I feel pretty certain that quite a few of you snatched up some of this yardage because it is all sold out!  But I'd like to say that the feel of it is a slight bit textured and that it was the least fussy silk I've ever sewn with.  I did not even have to use any stabilizer to bring it into submission, it behaved with just a light touch and some gentle coaxing...so nice.  I hate to go on and on about how wonderful the fabric is because its sold out but I really feel the lesson here is that the designer fabrics Fabric Mart offers are really awesome in quality.

During my partnership with Fabric Mart I've had the pleasure and luxury of sewing with some really gorgeous designer fabrics (not to mention all those yards that jump into my shopping cart) and they have truly elevated my sewing.  When I receive a piece like this one I want to give it the best TLC I can and make something that I will wear for many years with great pleasure.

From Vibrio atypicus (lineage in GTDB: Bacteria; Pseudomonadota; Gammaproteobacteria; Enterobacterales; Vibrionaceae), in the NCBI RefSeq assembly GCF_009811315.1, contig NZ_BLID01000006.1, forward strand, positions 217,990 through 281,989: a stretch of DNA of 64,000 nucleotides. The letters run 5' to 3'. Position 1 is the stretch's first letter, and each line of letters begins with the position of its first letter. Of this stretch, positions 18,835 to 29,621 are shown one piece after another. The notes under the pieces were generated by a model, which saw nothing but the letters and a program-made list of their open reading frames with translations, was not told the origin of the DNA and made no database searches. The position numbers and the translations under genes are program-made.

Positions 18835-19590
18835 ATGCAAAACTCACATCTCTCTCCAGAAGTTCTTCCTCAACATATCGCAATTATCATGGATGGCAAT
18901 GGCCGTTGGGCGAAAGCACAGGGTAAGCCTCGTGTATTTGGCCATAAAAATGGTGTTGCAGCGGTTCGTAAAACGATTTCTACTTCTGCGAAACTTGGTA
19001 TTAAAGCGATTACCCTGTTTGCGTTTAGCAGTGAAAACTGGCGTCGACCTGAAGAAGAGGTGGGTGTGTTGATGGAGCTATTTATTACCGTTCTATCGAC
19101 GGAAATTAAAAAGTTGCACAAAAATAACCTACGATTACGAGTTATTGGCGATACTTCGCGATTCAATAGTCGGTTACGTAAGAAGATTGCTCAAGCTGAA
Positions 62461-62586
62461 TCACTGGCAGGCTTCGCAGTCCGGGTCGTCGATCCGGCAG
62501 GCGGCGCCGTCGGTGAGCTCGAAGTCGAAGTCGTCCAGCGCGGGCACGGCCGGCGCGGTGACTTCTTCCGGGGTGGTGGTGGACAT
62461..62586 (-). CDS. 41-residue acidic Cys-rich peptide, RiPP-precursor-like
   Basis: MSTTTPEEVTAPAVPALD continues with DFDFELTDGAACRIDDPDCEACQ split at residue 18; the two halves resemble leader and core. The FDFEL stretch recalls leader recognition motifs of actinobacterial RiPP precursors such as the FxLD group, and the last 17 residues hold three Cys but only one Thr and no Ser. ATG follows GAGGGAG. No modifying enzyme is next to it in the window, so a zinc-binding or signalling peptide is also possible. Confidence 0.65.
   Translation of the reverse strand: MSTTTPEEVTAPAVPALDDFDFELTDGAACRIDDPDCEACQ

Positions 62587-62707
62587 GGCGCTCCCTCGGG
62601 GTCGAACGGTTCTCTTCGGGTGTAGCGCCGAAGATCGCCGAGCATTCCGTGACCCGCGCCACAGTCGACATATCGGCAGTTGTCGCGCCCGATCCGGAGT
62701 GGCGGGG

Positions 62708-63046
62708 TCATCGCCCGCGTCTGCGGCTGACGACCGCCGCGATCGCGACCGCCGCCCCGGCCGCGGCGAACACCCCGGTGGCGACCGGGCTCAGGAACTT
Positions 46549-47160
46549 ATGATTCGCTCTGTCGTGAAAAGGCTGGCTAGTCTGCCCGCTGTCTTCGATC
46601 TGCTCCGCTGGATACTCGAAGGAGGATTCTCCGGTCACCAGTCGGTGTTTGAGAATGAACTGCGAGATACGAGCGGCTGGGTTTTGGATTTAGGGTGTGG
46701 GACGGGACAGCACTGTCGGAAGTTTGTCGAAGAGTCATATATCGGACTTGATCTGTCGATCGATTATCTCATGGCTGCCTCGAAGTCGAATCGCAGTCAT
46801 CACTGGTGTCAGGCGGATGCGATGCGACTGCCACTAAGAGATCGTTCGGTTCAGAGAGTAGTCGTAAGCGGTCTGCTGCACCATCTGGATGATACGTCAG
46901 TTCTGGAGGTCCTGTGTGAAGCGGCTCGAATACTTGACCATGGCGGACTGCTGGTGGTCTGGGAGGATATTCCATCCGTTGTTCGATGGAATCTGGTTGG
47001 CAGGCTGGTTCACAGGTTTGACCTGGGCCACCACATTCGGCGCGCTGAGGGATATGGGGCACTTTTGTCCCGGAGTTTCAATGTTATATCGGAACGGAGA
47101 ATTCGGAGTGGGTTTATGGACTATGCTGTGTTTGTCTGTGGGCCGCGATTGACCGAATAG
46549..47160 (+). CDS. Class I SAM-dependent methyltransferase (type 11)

In short I've come to a place in my sewing where it is worth it to me to invest in a nice piece of fabric knowing that I will get a great high quality garment.  But the beauty of Fabric Mart is that I usually don't have to break the bank to afford a really nice cut of fabric, there is always a great sale or coupon code!  I love that.



In the spirit of giving this dress some extra TLC, I fully lined the inside with rayon bemberg.  I did have to use two cuts of different, but similarly colored bemberg from my stash but no on will see it and it makes the dress hang so beautifully.  I used french seams in a few strategic spots for added durability because I plan on handwashing this dress as needed.  I should mention that I washed this cut of fabric on the "handwash" setting on my washer with woolite and let it hang over my shower curtain to dry.